Andreoli on Oil & Fuel: OPEC to the rescue…maybe not
September 21, 2012
Staying abreast of developments that impact oil supply and demand helps shippers and carriers understand and plan for fuel price fluctuations; so the recent news coming out of Saudi Arabia must have left many in the logistics and transportation industry scratching their heads.
A recent Saudi statement said “the current price is too high…we would like to see oil prices back to $100 per barrel.” This statement, released on September 18, caused oil traders to speculate that the country will ramp up production and the price for a barrel of Brent crude fell from $117 per barrel to $112.
It’s one thing to suggest that production will increase, and another to actually open the taps wide enough to push oil prices down. Today’s prices are a far cry from $100, and over the last year, oil prices have dipped below this level only once during a six-week period between June and July.
Instability in the Middle East North Africa (MENA) region, which provides one out of every three barrels of oil that the world consumes, continues to drive risk premiums up, and it’s doubtful that Saudi Arabia—the only nation with any appreciable amount of surplus oil production capacity—has enough firepower to cause oil traders to avert their attention from the violent protests in Libya, the mounting tensions between the West and Iran, and the steady decline in surplus production capacity.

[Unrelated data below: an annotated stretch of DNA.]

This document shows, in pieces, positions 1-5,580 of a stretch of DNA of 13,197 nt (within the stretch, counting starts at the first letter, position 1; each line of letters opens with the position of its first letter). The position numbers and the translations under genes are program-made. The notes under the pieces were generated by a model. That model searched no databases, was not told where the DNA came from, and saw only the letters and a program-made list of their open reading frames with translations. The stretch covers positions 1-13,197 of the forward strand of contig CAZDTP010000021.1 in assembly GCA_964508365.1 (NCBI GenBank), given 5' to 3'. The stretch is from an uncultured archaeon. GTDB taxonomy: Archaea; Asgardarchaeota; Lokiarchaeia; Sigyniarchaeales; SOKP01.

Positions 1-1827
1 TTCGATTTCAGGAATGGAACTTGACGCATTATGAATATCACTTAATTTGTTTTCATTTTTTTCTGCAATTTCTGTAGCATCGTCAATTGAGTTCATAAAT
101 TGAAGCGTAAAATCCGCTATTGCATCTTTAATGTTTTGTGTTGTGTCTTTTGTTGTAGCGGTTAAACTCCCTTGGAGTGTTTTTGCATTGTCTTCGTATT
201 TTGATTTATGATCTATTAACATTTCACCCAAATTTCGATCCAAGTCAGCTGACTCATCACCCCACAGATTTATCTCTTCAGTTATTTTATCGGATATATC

According to the Middle East Economic Survey, in August, Libya produced 1.5 million barrels per day (mbd) and Iran produced 2.8 mbd. According to the EIA, total OPEC surplus production capacity is only 2.1 mbd.
Surplus production capacity expressed as a percentage of global consumption is the best predictor of oil price movements. Prices spike severely whenever surplus production capacity dips below 1.5 percent of global demand, and prices rise when surplus production capacity declines.
Currently global demand is 89.5 mbd, and surplus production capacity is hovering at 2.5 percent of global demand. If just 750,000 bpd of production is lost, surplus production capacity will dip below 1.5 percent, and prices will skyrocket. Alternatively, demand rising faster than the addition of new capacity will drive the same result.
With the advent of hydraulic fracturing and the rapid rise in production of shale oil, one might be inclined to think that surplus capacity has been on the rise. But this is not the case. In fact, surplus production capacity peaked at 5.1 percent in the fourth quarter of 2009 and the average price refiners paid for a barrel of oil was just $73. Surplus capacity as a percent of global consumption has declined each and every quarter since then with the exception of the fourth quarter of 2011.
Looking forward, we must ask ourselves what could reverse this trend in declining surplus production capacity. What could cause production capacity to begin growing faster than demand?
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